Let Claude Young show you how it was done.
Beyond pioneering a whole genre of music, the musicians involved in Detroit techno‘s development also brought a brand new creativity to the art of DJing. Inspired by innovative Chicago DJs like Ron Hardy and Frankie Knuckles, figures like Derrick May and of course Jeff Mills used wild new techniques designed to warp and manipulate sound in previously unheard ways.
Case in point: the upside down reverse record—a technique that cult producer and DJ Claude Young would pull out at celebrated clubs like Orbit and Voodoo back in the early ’90s.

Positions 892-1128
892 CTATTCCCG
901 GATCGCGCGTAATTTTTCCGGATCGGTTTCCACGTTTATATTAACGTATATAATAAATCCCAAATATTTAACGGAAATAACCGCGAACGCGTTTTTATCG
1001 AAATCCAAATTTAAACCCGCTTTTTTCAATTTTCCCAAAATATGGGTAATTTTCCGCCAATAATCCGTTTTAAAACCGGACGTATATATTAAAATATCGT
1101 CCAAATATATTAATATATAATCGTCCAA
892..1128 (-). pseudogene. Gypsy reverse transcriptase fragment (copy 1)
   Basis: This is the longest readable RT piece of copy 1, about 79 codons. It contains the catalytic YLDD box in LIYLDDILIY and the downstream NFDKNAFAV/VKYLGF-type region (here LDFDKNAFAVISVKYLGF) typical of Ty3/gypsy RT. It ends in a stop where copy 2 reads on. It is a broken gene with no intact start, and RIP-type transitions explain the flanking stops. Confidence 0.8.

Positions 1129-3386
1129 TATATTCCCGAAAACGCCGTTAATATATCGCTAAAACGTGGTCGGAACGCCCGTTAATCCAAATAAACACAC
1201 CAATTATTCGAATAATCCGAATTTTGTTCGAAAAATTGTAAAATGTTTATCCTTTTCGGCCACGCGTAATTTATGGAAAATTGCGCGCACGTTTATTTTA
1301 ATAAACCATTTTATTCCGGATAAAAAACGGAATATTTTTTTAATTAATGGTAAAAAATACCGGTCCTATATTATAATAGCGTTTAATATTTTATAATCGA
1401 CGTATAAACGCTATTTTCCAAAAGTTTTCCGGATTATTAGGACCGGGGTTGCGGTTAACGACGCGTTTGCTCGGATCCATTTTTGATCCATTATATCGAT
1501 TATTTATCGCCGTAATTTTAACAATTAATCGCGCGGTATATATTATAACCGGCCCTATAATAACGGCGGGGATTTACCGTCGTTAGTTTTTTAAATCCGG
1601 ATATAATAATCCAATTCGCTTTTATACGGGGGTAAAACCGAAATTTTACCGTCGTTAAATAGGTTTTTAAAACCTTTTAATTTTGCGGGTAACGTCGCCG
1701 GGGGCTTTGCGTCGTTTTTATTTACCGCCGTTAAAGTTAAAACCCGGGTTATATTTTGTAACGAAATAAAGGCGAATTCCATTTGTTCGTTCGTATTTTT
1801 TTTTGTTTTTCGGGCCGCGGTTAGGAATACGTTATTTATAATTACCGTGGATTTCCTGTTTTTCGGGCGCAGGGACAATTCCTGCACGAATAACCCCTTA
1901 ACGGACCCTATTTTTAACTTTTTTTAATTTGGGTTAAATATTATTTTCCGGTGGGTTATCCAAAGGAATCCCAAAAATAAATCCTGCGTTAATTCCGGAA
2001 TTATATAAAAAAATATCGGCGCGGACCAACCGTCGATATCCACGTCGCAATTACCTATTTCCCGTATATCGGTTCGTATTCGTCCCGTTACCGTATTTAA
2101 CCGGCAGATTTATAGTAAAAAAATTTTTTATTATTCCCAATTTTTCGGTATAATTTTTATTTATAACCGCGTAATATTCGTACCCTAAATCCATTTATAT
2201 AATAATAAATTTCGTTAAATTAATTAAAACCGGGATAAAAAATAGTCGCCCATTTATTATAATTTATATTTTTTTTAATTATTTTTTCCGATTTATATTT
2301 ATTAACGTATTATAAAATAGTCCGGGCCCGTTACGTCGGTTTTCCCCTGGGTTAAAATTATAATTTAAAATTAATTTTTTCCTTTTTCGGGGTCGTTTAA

Using only a spool of thread, a cigarette filter and your favourite club banger on 12″, you can create twisted takes on familiar records. All you have to do is loosen the tone arm, reverse the needle and voila, a techno cut suddenly morphs into melted ambience or a weird rhythm breakdown. Check out how Young does it in a new edition of his DJ tricks and techniques video column above. And if you need a different take on the technique, watch EB.tv quickly show you how to do the same thing with some gaffer tape and an ash tray.